DNA analysis of early human remains from a Siberian cave has revealed the existence of a mystery human species.
A team of researchers speculates that this could have been Homo erectus, which lived in Europe and Asia a million years ago or more.
Meanwhile, the researchers report that they have also obtained the most complete DNA sequence ever from a Neanderthal.
Details of the work appear in Nature journal.
Finds at Denisova cave in Siberia have deepened our understanding of the human groups living in Eurasia before modern humans (Homo sapiens) arrived on the scene.
The Neanderthals were already well known, but DNA analysis of a finger bone and a tooth excavated at the cave revealed evidence of a human type living 40,000 years ago that was distinct both from Neanderthals and modern humans.
When this work was published in 2010, the team behind the discovery dubbed this human species the "Denisovans" after the Siberian site.
The Neanderthal toe bone was found in the same cave in 2010, though in a deeper layer of sediment that is thought to be about 10,000-20,000 years older. The cave also contains modern human artefacts, meaning that at least three groups of people occupied the cave at different times.
A high quality genome sequence was obtained from the small bone using techniques developed by Prof Svante Paabo and colleagues at the Max Planck Institute for Evolutionary Anthropology in Leipzig, Germany, and it reveals some interesting insights about both the Neanderthals and other human types.
For example, the researchers say, the Neanderthal woman was highly inbred and could have been the offspring of half-siblings who shared the same mother.
Other scenarios are possible though, including that her parents were an uncle and niece or aunt and nephew, a grandparent and grandchild, or double first-cousins (the offspring of two siblings who married siblings).
Comparisons of the genetic sequence of multiple human groups - Neanderthals, Denisovans and modern humans - yielded further insights into their evolutionary relationships.
The results show that Neanderthals and Denisovans were very closely related, and that their common ancestor split off from the ancestors of modern humans about 400,000 years ago. The genome data reveal that Neanderthals and Denisovans diverged about 300,000 years ago.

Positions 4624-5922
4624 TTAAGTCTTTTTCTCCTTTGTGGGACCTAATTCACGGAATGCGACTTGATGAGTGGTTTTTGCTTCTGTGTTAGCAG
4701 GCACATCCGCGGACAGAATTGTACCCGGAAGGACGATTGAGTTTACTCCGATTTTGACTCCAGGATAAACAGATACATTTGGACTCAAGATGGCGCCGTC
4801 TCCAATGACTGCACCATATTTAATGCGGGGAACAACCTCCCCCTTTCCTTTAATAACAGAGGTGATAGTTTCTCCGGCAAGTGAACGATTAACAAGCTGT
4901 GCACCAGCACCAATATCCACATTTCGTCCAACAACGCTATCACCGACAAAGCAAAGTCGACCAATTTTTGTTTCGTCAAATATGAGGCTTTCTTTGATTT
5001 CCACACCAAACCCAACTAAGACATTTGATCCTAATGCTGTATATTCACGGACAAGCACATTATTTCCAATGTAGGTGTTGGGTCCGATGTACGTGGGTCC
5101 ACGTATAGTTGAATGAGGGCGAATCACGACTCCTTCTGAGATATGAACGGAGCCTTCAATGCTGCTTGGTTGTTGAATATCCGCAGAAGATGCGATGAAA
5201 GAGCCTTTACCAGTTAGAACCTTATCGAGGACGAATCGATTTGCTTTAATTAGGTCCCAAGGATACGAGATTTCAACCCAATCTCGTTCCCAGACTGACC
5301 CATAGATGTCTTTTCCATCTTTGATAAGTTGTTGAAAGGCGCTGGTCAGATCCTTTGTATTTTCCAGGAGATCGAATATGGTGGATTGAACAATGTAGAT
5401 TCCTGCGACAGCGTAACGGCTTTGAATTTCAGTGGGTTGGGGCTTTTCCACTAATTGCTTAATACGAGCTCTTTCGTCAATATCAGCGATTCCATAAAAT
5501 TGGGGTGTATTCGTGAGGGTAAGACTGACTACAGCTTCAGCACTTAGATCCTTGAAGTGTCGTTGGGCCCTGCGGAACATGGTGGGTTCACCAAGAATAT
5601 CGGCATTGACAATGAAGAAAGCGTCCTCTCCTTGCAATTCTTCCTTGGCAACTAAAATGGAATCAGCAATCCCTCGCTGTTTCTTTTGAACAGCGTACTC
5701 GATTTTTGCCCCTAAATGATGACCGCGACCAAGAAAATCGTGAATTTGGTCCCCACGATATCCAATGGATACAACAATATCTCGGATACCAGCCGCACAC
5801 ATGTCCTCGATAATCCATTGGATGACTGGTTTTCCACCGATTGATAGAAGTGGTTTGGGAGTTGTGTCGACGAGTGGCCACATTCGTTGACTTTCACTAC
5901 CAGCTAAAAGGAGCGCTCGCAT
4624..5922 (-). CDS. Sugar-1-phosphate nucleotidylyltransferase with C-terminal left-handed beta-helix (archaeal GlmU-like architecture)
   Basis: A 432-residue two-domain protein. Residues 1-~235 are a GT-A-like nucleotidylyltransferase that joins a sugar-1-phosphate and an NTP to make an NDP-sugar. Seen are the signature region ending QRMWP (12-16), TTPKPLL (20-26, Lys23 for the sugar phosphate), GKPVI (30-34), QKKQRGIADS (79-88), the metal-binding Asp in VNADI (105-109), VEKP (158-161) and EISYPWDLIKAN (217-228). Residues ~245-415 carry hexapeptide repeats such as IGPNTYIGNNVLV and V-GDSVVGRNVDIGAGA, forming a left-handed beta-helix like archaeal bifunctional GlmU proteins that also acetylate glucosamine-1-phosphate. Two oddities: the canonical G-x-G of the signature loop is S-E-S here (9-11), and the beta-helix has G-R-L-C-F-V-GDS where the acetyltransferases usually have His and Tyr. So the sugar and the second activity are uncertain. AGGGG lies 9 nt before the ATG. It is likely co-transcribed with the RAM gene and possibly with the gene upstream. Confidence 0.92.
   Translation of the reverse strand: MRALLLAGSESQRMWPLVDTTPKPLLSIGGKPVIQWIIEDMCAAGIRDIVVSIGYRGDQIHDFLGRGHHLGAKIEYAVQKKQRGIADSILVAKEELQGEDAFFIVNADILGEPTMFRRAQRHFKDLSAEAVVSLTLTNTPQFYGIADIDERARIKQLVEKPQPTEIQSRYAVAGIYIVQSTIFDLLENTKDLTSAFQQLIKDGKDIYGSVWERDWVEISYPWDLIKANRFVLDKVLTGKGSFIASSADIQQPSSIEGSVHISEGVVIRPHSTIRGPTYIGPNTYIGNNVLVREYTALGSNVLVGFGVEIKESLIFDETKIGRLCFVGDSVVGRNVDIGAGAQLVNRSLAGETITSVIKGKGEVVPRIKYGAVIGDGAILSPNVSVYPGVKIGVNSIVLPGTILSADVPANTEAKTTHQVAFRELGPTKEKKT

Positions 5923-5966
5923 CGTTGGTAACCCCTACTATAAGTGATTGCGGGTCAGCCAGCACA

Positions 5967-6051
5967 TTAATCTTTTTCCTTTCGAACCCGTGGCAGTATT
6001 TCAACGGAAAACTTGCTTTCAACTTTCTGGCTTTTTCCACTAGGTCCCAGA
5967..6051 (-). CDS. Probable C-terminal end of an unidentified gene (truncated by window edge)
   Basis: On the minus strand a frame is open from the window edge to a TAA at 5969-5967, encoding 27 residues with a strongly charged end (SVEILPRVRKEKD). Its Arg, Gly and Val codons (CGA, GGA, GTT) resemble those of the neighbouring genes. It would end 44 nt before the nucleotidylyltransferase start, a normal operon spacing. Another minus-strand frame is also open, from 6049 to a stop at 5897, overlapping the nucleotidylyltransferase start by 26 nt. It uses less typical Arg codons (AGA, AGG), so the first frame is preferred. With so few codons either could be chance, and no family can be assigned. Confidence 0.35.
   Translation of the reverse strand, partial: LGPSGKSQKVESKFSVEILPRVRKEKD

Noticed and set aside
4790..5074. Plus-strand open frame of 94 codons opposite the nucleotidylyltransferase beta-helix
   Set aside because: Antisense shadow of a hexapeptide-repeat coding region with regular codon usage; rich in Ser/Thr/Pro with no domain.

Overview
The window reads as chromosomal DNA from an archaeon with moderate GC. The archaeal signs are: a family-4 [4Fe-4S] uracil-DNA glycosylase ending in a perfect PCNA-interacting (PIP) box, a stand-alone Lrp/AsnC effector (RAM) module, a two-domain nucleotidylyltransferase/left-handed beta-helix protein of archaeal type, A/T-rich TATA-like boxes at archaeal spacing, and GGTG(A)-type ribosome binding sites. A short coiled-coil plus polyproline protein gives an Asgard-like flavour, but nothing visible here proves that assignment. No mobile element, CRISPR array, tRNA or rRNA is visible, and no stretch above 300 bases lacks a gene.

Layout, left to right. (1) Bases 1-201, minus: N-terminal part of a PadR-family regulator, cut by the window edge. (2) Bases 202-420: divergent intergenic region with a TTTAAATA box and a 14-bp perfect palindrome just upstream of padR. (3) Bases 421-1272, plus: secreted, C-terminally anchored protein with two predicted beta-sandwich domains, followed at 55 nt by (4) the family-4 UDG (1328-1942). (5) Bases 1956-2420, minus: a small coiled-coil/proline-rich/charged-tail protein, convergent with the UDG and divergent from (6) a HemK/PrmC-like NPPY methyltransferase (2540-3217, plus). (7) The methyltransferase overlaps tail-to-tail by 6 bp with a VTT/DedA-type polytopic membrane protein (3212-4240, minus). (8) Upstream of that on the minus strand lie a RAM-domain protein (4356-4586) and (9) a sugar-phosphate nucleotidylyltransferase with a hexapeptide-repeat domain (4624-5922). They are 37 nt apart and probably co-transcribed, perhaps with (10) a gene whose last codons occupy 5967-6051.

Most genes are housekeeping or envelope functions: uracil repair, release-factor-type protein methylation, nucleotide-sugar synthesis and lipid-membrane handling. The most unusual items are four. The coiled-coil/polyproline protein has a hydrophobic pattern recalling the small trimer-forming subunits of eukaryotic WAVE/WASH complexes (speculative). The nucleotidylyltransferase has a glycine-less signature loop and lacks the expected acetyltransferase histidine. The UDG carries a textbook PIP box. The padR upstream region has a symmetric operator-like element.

But it also threw up a surprise result: that the Denisovans interbred with a mysterious fourth group of early humans that were living in Eurasia at the time. Between 2.7 and 5.8% of the Denisovan genome comes from this enigmatic species.
This group split from the others more than a million years ago, and may represent the early human species known as Homo erectus, which fossils show was living in Europe and Asia a million or more years ago.
But Spanish researchers also recognise a species known as Homo antecessor, whose fossils show up about a million years ago at the Atapuerca site, near Burgos in Spain, and this may be another candidate.
Though Denisovans and Neanderthals eventually died out, they left behind bits of their genetic heritage because they occasionally interbred with modern humans. The research team estimates that between 1.5 and 2.1 percent of the genomes of modern non-Africans can be traced to Neanderthals.
Denisovans also left genetic traces in modern humans, though only in some Oceanic and Asian populations.
About 6% of the genomes of Aboriginal Australians, New Guineans and some Pacific Islanders can be traced to Denisovans, studies suggest.
The new analysis finds that the genomes of Han Chinese and other mainland Asian populations, as well as of Native Americans, contain about 0.2% Denisovan genes.
"The paper really shows that the history of humans and hominins during this period was very complicated," said Montgomery Slatkin, professor of integrative biology at the University of California, Berkeley.
"There was lots of interbreeding that we know about and probably other interbreeding we haven't yet discovered."
As part of the study, Prof Slatkin's colleague Fernando Racimo was able to identify at least 87 specific genes in modern humans that are significantly different from related genes in Neanderthals and Denisovans.
This, the researchers say, may hold clues to behavioural differences distinguishing us from early human populations that died out.
"There is no gene we can point to and say, 'this accounts for language or some other unique feature of modern humans'," Prof Slatkin explained.
"But from this list of genes, we will learn something about the changes that occurred on the human lineage, though those changes will probably be very subtle."
According to Prof Paabo, the list of genes "is a catalogue of genetic features that sets all modern humans apart from all other organisms, living or extinct".
He added: "I believe that in it hide some of the things that made the enormous expansion of human populations and human culture and technology in the last 100,000 years possible."